UCLA Athletics announced Oct. 16 plans to honor UCLA Track & Field legend and humanitarian and Kingsburg Native Rafer Johnson, along with his wife, Betsy, by naming the track at Drake Stadium after the couple. The Betsy and Rafer Johnson Track at Drake Stadium, the home of UCLA Track & Field, will be formally unveiled in a dedication ceremony on Friday, October 25, 2019 at 1:00 p.m. The ceremony is free and attendance is open to the public.

"As we look back across UCLA's first 100 years and think about the people who helped shape this institution's core values, Betsy and Rafer Johnson are among the first who come to mind," said UCLA Chancellor Gene Block. "Their selfless efforts to inspire others and encourage opportunity for all perfectly embody UCLA's mission. That's why we are so proud to dedicate the Betsy and Rafer Johnson Track at Drake Stadium."

"It is with pride and gratitude to Betsy and Rafer Johnson that we honor two great Bruins with the naming of the track at Drake Stadium," said UCLA's Alice and Nahum Lainer Family Director of Athletics Dan Guerrero. "This is the track where Rafer became a Bruin, where he helped UCLA Track & Field make program history and where his legacy continues to inspire others today. An ambassador for our program for more than 60 years, Rafer is one of those iconic Bruins whose impact extends well beyond his sport. Still, humility is one of his defining characteristics, one that Betsy shares, and that they have passed along to their children, Josh and Jenny."

Johnson, a two-time Olympic medalist who captured gold in the decathlon at the 1960 Olympic Games in Rome, began his UCLA Track & Field career in 1955 as the captain of the freshman team. In that same year, Johnson won a gold medal in the decathlon at the Pan American Games in Mexico City. He ran varsity track from 1956-58 and led the Bruins to their first-ever NCAA Track & Field Championship in 1956 under head coach Elvin "Ducky" Drake. Prior to helping UCLA win the national crown, Johnson won the Pacific Coast Conference title in the low hurdles en route to guiding the Bruins to the conference championship.

"It is such an honor to have the tracked named after us," said Betsy and Rafer Johnson. "UCLA has always been a special part of our lives and the lives of our children, Jenny and Josh. We have been and will always be Bruins."

While competing at UCLA, Johnson won a silver medal in the decathlon at the 1956 Olympic Games despite being handicapped by a knee injury and torn stomach muscle that kept him out of the broad jump portion of the competition. He reached the pinnacle of his Olympic achievements in 1960 as the USA team captain, flag-bearer (the first African-American to serve as such), and gold-medal winning decathlete thanks to a record-breaking score of 8,392. At the 1984 Olympic Games in Los Angeles, Johnson was selected to light the Olympic Cauldron at the Los Angeles Memorial Coliseum.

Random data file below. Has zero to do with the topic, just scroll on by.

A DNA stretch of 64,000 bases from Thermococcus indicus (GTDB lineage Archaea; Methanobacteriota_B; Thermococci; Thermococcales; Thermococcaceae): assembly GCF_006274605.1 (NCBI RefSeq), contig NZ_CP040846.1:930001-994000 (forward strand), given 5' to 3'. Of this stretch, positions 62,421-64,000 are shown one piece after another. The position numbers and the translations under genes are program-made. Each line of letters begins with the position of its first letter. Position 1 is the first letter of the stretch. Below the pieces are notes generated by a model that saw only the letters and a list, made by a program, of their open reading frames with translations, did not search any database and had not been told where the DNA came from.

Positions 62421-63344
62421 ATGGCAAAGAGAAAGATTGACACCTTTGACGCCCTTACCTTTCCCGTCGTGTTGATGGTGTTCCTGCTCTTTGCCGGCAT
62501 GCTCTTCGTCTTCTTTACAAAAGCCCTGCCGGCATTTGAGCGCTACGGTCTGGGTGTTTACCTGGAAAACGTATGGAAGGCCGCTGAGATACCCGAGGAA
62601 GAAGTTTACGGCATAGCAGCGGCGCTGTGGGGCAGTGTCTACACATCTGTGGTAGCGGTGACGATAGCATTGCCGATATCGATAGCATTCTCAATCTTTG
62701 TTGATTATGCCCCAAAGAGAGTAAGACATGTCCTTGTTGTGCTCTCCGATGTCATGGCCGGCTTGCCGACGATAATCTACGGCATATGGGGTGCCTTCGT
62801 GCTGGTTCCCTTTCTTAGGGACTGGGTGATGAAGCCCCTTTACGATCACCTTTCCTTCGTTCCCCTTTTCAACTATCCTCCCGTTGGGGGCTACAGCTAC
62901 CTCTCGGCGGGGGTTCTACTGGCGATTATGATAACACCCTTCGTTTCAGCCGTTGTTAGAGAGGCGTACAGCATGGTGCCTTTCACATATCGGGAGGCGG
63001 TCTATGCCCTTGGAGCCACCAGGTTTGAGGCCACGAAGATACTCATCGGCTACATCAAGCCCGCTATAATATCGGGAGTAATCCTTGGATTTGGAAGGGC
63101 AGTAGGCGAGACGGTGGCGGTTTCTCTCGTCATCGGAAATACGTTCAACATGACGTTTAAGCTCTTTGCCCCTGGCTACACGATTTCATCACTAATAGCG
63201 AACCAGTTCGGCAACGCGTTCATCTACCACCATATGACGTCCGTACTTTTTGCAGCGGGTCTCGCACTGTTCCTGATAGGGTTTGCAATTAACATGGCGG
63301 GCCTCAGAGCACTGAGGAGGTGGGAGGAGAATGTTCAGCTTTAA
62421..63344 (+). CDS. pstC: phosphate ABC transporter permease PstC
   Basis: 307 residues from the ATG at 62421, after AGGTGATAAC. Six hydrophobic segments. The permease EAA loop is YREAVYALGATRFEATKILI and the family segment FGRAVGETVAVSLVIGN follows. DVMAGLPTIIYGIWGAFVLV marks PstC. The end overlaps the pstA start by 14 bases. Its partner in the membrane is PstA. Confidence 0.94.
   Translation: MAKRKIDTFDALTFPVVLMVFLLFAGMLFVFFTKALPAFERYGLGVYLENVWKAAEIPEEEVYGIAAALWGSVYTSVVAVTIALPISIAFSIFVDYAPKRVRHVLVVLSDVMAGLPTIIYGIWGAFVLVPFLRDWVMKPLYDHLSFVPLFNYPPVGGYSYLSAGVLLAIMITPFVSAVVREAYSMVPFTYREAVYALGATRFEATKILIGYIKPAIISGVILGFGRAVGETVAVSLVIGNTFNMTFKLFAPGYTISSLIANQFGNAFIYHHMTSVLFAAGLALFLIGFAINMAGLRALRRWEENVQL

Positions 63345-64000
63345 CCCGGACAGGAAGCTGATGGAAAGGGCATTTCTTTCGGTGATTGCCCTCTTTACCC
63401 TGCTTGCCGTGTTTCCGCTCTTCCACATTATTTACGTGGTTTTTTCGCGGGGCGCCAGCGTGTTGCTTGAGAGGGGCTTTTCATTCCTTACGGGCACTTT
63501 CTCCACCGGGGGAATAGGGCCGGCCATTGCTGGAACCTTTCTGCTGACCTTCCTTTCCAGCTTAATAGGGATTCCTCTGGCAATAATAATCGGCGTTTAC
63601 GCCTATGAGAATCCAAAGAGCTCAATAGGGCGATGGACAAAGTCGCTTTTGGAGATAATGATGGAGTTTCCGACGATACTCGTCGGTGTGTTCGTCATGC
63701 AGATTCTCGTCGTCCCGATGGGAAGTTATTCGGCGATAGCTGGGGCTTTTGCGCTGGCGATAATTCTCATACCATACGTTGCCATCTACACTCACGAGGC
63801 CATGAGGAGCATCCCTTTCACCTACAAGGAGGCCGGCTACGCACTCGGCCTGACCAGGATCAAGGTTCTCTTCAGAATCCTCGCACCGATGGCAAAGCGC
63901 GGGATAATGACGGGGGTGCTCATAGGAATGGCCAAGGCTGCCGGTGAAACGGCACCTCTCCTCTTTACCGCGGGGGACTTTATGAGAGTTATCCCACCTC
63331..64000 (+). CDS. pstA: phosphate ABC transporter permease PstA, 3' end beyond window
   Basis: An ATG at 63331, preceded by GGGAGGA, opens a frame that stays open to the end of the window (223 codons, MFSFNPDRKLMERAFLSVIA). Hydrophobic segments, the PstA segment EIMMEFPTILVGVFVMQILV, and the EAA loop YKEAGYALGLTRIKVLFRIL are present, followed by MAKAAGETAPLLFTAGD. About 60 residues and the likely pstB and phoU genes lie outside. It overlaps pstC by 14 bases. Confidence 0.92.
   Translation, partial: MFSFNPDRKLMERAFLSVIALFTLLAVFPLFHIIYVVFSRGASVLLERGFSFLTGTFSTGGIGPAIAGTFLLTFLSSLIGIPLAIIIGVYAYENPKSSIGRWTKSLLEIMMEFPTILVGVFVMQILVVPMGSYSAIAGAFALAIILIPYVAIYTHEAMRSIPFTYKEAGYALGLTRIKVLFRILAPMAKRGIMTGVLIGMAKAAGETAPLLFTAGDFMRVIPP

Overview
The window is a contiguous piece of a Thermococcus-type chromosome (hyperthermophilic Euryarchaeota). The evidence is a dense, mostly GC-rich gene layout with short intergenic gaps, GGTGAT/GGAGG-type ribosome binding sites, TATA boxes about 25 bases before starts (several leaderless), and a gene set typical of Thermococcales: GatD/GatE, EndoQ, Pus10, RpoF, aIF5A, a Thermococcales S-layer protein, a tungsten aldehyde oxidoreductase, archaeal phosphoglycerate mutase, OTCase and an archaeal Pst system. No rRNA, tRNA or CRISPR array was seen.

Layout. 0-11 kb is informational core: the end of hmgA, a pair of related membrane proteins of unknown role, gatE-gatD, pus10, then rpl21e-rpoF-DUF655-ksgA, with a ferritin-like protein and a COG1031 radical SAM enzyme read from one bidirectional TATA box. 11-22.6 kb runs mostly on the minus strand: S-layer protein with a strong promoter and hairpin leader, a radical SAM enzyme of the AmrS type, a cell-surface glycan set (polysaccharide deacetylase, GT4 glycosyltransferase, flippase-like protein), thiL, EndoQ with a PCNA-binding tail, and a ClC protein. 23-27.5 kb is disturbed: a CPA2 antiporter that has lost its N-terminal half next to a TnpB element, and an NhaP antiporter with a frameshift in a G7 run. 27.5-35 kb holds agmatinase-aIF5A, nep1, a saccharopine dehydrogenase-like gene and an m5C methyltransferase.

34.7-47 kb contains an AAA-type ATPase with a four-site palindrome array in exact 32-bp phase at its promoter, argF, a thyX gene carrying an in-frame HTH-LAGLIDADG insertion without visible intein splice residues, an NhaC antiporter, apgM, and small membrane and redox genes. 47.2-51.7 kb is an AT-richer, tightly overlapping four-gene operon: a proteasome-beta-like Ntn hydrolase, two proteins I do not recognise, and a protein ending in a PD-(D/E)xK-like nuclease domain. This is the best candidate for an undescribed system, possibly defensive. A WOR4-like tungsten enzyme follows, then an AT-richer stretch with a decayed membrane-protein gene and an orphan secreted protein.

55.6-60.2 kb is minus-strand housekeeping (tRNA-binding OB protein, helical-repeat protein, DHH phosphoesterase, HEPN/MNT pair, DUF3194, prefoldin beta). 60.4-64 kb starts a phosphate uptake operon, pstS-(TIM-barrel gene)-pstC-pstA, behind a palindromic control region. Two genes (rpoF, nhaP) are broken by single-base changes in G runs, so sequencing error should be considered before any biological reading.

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"To be able to name part of our facility after Betsy and Rafer Johnson is a huge honor for UCLA Track & Field," said UCLA's Director of Track & Field/Cross Country Avery Anderson. "When you start listing icons in our sport, Rafer is at the very top. He is not only one of the best track & field athletes of all time, or even one of the greatest athletes of all time, but he is also one of the greatest people of all time. He continues to be a role model for me and the student-athletes, and he makes me proud to be a Bruin."

An all-around student-athlete, Johnson was the second African-American student body president at UCLA, and he also competed on the UCLA men's basketball team under legendary coach John Wooden during the 1958-59 season. In 1974, he was inducted into the National Track & Field Hall of Fame. In 1984, he became a charter member of the UCLA Athletic Hall of Fame, and in 2018 Johnson was one of 12 honorees inducted into the Pac-12 Hall of Honor. Sports Illustrated named him its Sportsman of the Year in 1958, and ESPN included him among the 100 Greatest North American Athletes of the 20th century.

Following his retirement from athletic competition, Johnson, along with a small group of volunteers, founded Special Olympics Southern California (SOSC). After the first California games in 1969, Johnson became one of the original members of the Board of Directors. The board worked together to raise funds and offer a program of swimming and track & field. In 1983, Johnson became president of the board, a role he held until 1992, when he was named chairman of the Board of Governors.

The Rafer Johnson Humanitarian Award is given each year to a SOSC volunteer who exemplifies Johnson's qualities: an ability to inspire others, a proven commitment to those in need and a high level of integrity and respect within the community.

In 2016, Johnson was awarded the UCLA Medal, which is the highest honor bestowed upon an individual by UCLA. It is awarded to those who have not only earned academic and professional acclaim, but whose work demonstrates the highest ideals of UCLA.

The Johnson family's UCLA connections run deep. Rafer graduated in 1959 with a Bachelor of Science in physical education. Betsy also earned her degree from UCLA, a Bachelor of Arts in education. Their son, Josh, is also a Bruin, who was an All-American javelin thrower for the track & field team. Their daughter, Jenny, was a member of the 1991 UCLA National Champion Volleyball team. Following graduation, she went on to play beach volleyball in the Olympics and currently serves as an assistant coach for UCLA's two-time National Champion Beach Volleyball program. Rafer and Jenny are the first father-daughter duo inducted into the UCLA Athletic Hall of Fame. His brother, Jimmy, a former football player, is also a member of the UCLA Athletic Hall of Fame, as well as the Pro Football Hall of Fame.

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